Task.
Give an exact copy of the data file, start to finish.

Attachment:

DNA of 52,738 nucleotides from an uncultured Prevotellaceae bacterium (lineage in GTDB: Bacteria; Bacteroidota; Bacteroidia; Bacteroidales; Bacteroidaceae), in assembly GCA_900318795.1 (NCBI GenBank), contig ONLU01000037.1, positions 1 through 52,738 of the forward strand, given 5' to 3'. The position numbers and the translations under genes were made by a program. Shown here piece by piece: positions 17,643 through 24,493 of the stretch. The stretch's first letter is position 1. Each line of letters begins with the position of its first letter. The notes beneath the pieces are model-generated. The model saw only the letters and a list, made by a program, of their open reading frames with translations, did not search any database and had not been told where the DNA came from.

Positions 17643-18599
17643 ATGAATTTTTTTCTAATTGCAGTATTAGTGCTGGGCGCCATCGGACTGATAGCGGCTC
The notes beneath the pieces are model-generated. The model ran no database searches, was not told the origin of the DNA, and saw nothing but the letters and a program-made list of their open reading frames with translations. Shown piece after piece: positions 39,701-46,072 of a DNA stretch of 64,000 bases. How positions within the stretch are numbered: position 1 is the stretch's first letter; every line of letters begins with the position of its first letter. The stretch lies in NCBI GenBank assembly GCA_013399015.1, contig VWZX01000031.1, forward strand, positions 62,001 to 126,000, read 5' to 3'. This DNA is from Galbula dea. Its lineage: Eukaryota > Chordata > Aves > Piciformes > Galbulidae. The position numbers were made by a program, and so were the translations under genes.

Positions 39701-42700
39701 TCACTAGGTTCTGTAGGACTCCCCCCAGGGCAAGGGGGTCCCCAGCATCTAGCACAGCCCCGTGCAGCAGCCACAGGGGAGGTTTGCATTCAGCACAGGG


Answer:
DNA of 52,738 nucleotides from an uncultured Prevotellaceae bacterium (lineage in GTDB: Bacteria; Bacteroidota; Bacteroidia; Bacteroidales; Bacteroidaceae), in assembly GCA_900318795.1 (NCBI GenBank), contig ONLU01000037.1, positions 1 through 52,738 of the forward strand, given 5' to 3'. The position numbers and the translations under genes were made by a program. Shown here piece by piece: positions 17,643 through 24,493 of the stretch. The stretch's first letter is position 1. Each line of letters begins with the position of its first letter. The notes beneath the pieces are model-generated. The model saw only the letters and a list, made by a program, of their open reading frames with translations, did not search any database and had not been told where the DNA came from.

Positions 17643-18599
17643 ATGAATTTTTTTCTAATTGCAGTATTAGTGCTGGGCGCCATCGGACTGATAGCGGCTC
The notes beneath the pieces are model-generated. The model ran no database searches, was not told the origin of the DNA, and saw nothing but the letters and a program-made list of their open reading frames with translations. Shown piece after piece: positions 39,701-46,072 of a DNA stretch of 64,000 bases. How positions within the stretch are numbered: position 1 is the stretch's first letter; every line of letters begins with the position of its first letter. The stretch lies in NCBI GenBank assembly GCA_013399015.1, contig VWZX01000031.1, forward strand, positions 62,001 to 126,000, read 5' to 3'. This DNA is from Galbula dea. Its lineage: Eukaryota > Chordata > Aves > Piciformes > Galbulidae. The position numbers were made by a program, and so were the translations under genes.

Positions 39701-42700
39701 TCACTAGGTTCTGTAGGACTCCCCCCAGGGCAAGGGGGTCCCCAGCATCTAGCACAGCCCCGTGCAGCAGCCACAGGGGAGGTTTGCATTCAGCACAGGG